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The "Dance your PhD Contest" 2010
Teachable Moment: Thesis defense? How about a Thesis dance! I don't know what surprises me more... that someone came up with this idea, that multiple people submitted... or that there are some real gems in here!
But I don’t know how to dance.
Nonsense. Everyone knows how to dance. And anyway, the judges will be looking for great ideas and great performances. You know a great idea when you see one. (It makes you say stuff like, “Ah ha! I get it! Cool!”) And we definitely know a great performance when we see one. It’s about emotion and stage presence, not being virtuoso. Consider, for example, the OK Go treadmill dance, the Numa Numa guy, and the prison Thriller video. And if you’re going for a more serious sort of dance, you can hardly do better than to emulate Pilobolus. Take a look at the Tips & Tricks page for how to make a good Ph.D. dance video.
I’m shy. Do I really need to be in the video?
Are you serious? Yes, the author of the Ph.D. thesis has to be one of the dancers.
I’m not a scientist anymore.
We still love you. If you completed a science-related Ph.D. sometime in your distant past, you’re in.
I’m an engineer/mathematician/economist/historian of science.
But I’m not even vaguely a scientist, and never was!
OK, that’s a problem. But not a deal-breaker. You just need to find a scientist friend and convince her to enter this contest. Then you can make a dance based on her Ph.D. She just has to be part of the dance. (Note: The prize still goes to the author of the Ph.D.)
OK, I’ll do it. But the only video camera I have is my mobile phone.
Yeah, that’s going to look horrible. Take a look at the Tips & Tricks page for how to make a good Ph.D. dance video.
Why do I have to put my video on Vimeo instead of YouTube?
You can actually put your video wherever you want. It’s your Ph.D. dance, after all. But to officially enter the “Dance Your Ph.D.” contest, you have to upload it towww.vimeo.com. Vimeo is a sponsor of the ISF Film Festival, which is where the “Dance Your Ph.D.” screening and award ceremony was in 2010. That’s the main reason. But it’s mostly arbitrary.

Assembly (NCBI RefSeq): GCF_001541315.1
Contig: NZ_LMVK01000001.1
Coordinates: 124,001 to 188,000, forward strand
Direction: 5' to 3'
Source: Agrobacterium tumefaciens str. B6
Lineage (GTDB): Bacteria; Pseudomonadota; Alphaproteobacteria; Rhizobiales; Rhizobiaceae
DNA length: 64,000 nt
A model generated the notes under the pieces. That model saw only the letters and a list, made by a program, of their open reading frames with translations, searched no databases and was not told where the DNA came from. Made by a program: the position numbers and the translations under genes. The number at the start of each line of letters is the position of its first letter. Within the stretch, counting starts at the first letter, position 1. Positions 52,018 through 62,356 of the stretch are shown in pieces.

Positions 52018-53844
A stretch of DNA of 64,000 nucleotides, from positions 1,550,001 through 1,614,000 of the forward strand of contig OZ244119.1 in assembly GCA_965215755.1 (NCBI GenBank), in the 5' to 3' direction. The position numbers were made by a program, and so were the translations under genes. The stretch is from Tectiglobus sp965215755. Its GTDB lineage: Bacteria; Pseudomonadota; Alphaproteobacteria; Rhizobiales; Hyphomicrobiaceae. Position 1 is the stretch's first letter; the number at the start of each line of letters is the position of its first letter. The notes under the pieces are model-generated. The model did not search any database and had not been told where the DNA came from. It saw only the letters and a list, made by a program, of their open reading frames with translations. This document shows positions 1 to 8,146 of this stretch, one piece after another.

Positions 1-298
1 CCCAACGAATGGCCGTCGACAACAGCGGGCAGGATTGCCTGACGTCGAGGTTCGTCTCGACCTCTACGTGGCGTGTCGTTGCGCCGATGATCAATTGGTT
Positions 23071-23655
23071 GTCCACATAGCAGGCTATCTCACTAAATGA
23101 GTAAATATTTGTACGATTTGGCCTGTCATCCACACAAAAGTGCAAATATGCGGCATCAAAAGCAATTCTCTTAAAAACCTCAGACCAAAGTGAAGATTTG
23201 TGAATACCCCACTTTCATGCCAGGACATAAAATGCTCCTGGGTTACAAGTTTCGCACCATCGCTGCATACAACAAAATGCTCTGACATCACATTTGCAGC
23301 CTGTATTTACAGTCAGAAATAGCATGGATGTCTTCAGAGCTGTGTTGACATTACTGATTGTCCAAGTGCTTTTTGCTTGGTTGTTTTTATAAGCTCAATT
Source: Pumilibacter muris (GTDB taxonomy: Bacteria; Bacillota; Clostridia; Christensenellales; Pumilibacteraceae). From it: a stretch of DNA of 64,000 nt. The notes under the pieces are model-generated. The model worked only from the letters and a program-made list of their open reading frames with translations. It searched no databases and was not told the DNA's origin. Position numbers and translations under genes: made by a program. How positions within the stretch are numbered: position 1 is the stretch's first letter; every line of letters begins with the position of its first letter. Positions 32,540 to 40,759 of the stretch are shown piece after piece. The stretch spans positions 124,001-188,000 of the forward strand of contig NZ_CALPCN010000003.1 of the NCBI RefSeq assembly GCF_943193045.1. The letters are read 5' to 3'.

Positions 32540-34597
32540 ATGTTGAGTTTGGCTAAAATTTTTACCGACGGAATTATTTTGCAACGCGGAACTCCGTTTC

I totally just danced my Ph.D.! Now how do I enter the contest?
Congratulations! That was surprisingly fun, wasn’t it? OK, now you have to upload your video, and send us a link. Here are instructions and a form for doing that. You know you’re in the running when your video is added to the videos page.
How do I win?
Finalists for each category (Physics, Chemistry, Biology, and Social Sciences) will be announced in September. A panel of judges will score each Ph.D. dance with 3 parameters: scientific merit, artistic merit, and creative combination of the science and art. Basically, to win this contest, you have to impress the judges. Some of them are scientists, some of them are artists. Your dance has to convey something essential about your Ph.D. research. Whatever that is, the judges need to “get it”. But you also have to make something that is fun to watch. Sure, it can be funny. But if so, it should also be impressively creative. And put some effort into the “Description” text for your video. This is really important. Steer clear of jargon. This is your one and only chance to nudge viewers (including the judges) in the right direction as they try to interpret your Ph.D. dance. It should be short, sweet, and easy to understand. Take a look at theTips & Tricks page.
When do I find out if I win?
TEDxBrussels needs to know who the winner is by 15 October so they can arrange for transportation to Belgium. So you’ll be hearing from us by email around then. Also, Science will announce the winners with much fanfare.